[Tutor] Paper Rock Scissors game - User's choice not returned properly

Wayne Werner waynejwerner at gmail.com
Mon Oct 31 20:07:22 CET 2011

On Mon, Oct 31, 2011 at 1:14 PM, Marc Tompkins <marc.tompkins at gmail.com>wrote:

> You could simplify it even further by actually using the "while":
> > def UserChoice ():    # The function that returns the choice from the
> user
> >    choice = ''
> >    attempt = 0
> >    while choice.lower() not in ('p', 'r','s'):
> >        if attempt > 0: print 'Please try again.'
> >        print 'Please select (P) for paper, (R) for Rock, or (S) for
> Scissors.'
> >        choice = raw_input('What is your selection?: ')
> >        attempt +=1
> >    return choice.lower()
> It's a matter of personal preference, but I try to avoid "while 1" or
> "while True" loops if at all possible.  For one thing, it seems
> counter-productive to set up a loop that doesn't exit, and then to
> have to use 'break' to get out of it!

As a slight aside, I came up with a (fairly) simple recipe for this sort of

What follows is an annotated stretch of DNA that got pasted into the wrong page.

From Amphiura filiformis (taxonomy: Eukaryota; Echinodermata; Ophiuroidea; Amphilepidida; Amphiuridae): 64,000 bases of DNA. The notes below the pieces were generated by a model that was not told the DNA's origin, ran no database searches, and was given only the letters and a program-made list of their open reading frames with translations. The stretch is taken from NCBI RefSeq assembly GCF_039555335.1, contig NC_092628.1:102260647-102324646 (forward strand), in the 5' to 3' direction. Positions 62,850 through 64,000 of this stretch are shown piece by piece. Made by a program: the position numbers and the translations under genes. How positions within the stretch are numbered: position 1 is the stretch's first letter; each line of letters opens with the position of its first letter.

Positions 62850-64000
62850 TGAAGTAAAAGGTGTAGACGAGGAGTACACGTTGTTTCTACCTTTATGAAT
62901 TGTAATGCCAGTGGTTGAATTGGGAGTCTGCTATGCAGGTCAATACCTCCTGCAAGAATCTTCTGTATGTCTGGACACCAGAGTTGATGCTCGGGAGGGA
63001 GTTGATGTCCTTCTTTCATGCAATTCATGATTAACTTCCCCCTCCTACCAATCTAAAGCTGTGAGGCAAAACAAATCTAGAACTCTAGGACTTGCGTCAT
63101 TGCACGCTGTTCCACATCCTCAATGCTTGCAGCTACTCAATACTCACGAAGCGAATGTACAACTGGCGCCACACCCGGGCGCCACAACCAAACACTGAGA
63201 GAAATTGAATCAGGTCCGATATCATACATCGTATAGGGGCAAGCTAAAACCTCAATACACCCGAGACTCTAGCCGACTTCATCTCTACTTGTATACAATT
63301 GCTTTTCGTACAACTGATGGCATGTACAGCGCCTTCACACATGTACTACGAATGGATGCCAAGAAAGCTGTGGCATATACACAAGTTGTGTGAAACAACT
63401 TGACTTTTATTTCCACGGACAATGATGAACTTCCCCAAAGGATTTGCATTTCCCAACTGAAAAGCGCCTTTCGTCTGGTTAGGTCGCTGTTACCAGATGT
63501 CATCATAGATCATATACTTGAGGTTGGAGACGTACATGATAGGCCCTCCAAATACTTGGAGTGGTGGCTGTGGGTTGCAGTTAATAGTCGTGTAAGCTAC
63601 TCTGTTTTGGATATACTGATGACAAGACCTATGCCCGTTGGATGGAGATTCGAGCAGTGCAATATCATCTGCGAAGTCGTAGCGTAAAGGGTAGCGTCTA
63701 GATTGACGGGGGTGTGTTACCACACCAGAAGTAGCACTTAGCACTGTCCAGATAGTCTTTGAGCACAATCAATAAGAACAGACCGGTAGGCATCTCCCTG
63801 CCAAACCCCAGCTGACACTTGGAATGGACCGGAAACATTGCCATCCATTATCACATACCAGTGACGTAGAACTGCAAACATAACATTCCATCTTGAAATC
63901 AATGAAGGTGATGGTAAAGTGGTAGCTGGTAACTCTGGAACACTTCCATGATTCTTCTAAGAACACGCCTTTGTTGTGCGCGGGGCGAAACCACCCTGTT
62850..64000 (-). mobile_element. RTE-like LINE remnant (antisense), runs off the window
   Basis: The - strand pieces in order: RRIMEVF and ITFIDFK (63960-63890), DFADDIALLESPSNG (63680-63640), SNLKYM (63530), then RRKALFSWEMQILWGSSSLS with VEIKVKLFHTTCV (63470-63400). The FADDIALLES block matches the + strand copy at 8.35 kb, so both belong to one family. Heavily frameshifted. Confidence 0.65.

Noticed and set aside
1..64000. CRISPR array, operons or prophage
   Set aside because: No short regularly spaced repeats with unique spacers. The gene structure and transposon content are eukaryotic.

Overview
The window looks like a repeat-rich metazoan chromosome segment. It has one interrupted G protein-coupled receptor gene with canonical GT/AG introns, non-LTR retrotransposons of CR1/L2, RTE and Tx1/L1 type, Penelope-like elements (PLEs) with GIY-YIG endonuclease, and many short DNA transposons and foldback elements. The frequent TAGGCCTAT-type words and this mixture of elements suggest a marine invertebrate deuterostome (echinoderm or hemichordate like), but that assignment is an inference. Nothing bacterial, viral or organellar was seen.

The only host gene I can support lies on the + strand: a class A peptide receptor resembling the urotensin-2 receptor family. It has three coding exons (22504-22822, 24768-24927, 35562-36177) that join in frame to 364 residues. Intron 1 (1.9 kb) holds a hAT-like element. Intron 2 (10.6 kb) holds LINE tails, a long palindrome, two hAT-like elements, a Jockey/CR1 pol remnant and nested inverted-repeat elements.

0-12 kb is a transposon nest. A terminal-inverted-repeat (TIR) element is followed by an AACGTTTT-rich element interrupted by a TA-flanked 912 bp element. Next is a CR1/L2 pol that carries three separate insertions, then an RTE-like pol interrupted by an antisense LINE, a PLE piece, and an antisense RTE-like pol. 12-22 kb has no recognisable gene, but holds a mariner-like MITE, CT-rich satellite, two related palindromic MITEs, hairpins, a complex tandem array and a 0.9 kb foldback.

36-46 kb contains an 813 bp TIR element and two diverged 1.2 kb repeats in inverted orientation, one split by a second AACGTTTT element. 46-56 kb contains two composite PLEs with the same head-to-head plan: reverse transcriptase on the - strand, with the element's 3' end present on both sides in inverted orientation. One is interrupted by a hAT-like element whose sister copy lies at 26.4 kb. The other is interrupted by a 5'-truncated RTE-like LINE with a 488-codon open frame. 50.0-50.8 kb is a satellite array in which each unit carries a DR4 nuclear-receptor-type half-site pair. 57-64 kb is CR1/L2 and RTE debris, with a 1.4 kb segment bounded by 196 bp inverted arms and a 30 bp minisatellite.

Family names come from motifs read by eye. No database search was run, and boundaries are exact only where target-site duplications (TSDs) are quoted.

def prompt(choices):
        for choice, desc in choices:
            print("%2s. %s" % (choice, desc))
        prompt.choice = input("Choice: ") #use raw_input in Python 2.x
        return prompt.choice
    except TypeError:
        raise ValueError("prompt expects collection of pairs")

Then you can do something like this:

while prompt([("P", "Paper"), ("R", "Rock"), ("S", "Scissors)]).lower() not
in ('p', 'r', 's'):
    print("Error: ", prompt.choice, " is not a valid choice!")

#do something with prompt.choice here

It handles keeping track of whatever the last choice was for you, and all
you have to do is pass it a collection of pairs. If you wanted to make it
specifically for your application, you could just change it to this:

def prompt():
   print("or (S)cissors?")
   prompt.choice = raw_input("Choice: ")
   return prompt.choice

while prompt().lower() not in ('p', 'r', 's'):
   #print error message

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